Светлой памяти Нины Макаровны Чередеевой-

Interested in sharing with your audience? Желаете поделиться со своей аудиторией? راغبون في مشاطرة جمهوركم؟ Désireux de partager avec votre audience? ¿Interesados en compartir con su audiencia?

Journal, diurnal, divine

In Lithuanian, the world’s most archaic Indo-European language, both diena ‘day’ and dievas ‘god’ stem from one and the same root – *dyew- ‘(bright) sky’. But so also do Latin dies 'day' and deus 'god'. From Latin dies came diurnus 'of the day' – whence French jour 'day' and diurne 'of the day'. Diurnus has extended into diurnalis, leading to French journal 'daily record; newspaper' and borrowed into English as diurnal (English journal itself is a direct borrowing from French). On the other hand, Latin deus 'god', adjectivised as divinus, has yielded both French divin (borrowed into English as divine) and deviner 'to prophesize; foretell; guess'. Cognate to Latin deus 'god' are both Greek Zeus, 'the Supreme Ruler of the Gods', and Romanian zeu – simply, 'god'.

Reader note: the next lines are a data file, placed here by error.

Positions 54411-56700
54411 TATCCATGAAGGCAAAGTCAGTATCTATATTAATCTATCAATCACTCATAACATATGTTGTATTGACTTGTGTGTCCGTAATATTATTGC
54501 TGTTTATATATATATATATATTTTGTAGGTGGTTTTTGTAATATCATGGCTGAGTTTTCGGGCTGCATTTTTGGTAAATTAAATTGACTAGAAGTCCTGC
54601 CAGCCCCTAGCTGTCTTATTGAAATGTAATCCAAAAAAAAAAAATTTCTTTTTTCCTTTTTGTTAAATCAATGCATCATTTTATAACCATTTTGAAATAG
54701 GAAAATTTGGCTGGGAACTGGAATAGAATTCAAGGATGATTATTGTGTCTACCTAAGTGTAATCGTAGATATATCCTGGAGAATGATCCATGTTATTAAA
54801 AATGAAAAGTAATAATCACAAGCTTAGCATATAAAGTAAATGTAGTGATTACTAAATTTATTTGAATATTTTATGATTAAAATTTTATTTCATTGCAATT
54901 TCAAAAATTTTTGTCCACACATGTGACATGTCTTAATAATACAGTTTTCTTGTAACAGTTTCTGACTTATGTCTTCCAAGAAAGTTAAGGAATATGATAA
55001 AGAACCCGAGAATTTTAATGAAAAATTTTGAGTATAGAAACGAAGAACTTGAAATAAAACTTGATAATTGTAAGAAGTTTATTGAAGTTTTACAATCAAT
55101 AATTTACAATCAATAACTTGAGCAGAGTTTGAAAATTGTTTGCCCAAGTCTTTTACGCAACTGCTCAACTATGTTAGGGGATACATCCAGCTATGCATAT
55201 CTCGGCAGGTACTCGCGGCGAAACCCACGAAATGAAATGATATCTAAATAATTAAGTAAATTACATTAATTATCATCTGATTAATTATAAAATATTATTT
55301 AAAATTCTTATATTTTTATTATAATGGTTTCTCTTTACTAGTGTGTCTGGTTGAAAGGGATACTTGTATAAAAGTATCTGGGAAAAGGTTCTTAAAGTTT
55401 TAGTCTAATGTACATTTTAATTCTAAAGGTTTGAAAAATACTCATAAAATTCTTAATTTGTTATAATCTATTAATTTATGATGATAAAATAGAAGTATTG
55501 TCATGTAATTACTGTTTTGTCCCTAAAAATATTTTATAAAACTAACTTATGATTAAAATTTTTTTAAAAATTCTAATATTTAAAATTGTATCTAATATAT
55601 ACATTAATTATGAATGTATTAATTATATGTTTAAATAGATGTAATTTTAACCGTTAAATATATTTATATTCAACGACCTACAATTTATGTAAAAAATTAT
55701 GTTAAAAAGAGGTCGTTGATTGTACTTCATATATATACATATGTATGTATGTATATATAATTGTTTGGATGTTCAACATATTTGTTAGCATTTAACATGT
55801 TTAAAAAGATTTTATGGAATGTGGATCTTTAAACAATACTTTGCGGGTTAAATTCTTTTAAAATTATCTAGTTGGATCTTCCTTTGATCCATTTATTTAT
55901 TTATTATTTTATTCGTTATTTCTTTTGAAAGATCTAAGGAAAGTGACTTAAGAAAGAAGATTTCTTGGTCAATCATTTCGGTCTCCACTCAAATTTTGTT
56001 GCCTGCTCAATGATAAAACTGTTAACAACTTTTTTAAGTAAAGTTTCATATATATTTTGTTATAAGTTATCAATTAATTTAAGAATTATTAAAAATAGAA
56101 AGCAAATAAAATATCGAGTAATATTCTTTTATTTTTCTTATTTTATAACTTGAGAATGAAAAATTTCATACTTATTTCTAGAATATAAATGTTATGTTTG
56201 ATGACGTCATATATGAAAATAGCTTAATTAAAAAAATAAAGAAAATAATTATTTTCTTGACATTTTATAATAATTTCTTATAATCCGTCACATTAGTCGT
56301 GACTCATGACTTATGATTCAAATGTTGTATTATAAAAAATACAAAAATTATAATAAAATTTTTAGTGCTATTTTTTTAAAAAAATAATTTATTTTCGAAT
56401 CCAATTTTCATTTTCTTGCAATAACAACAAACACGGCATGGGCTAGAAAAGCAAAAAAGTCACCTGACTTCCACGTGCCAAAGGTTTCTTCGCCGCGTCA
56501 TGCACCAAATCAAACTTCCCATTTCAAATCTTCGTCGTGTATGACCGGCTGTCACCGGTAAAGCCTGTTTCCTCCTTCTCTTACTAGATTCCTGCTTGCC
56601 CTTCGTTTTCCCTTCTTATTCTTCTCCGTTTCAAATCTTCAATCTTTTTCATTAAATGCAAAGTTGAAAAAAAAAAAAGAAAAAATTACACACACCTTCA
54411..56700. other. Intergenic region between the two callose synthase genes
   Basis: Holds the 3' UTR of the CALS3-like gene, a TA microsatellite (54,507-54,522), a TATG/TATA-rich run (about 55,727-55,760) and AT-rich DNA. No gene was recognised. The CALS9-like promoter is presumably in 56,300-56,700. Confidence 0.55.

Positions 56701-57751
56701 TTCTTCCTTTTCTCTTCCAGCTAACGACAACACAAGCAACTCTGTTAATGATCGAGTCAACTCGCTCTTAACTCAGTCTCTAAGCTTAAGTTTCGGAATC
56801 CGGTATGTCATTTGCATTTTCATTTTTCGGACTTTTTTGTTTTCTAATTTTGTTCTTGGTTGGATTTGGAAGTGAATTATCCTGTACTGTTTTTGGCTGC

-This site owes its conception to Sarah Frantz-
-Ce site doit sa naissance à Elian Carsenat--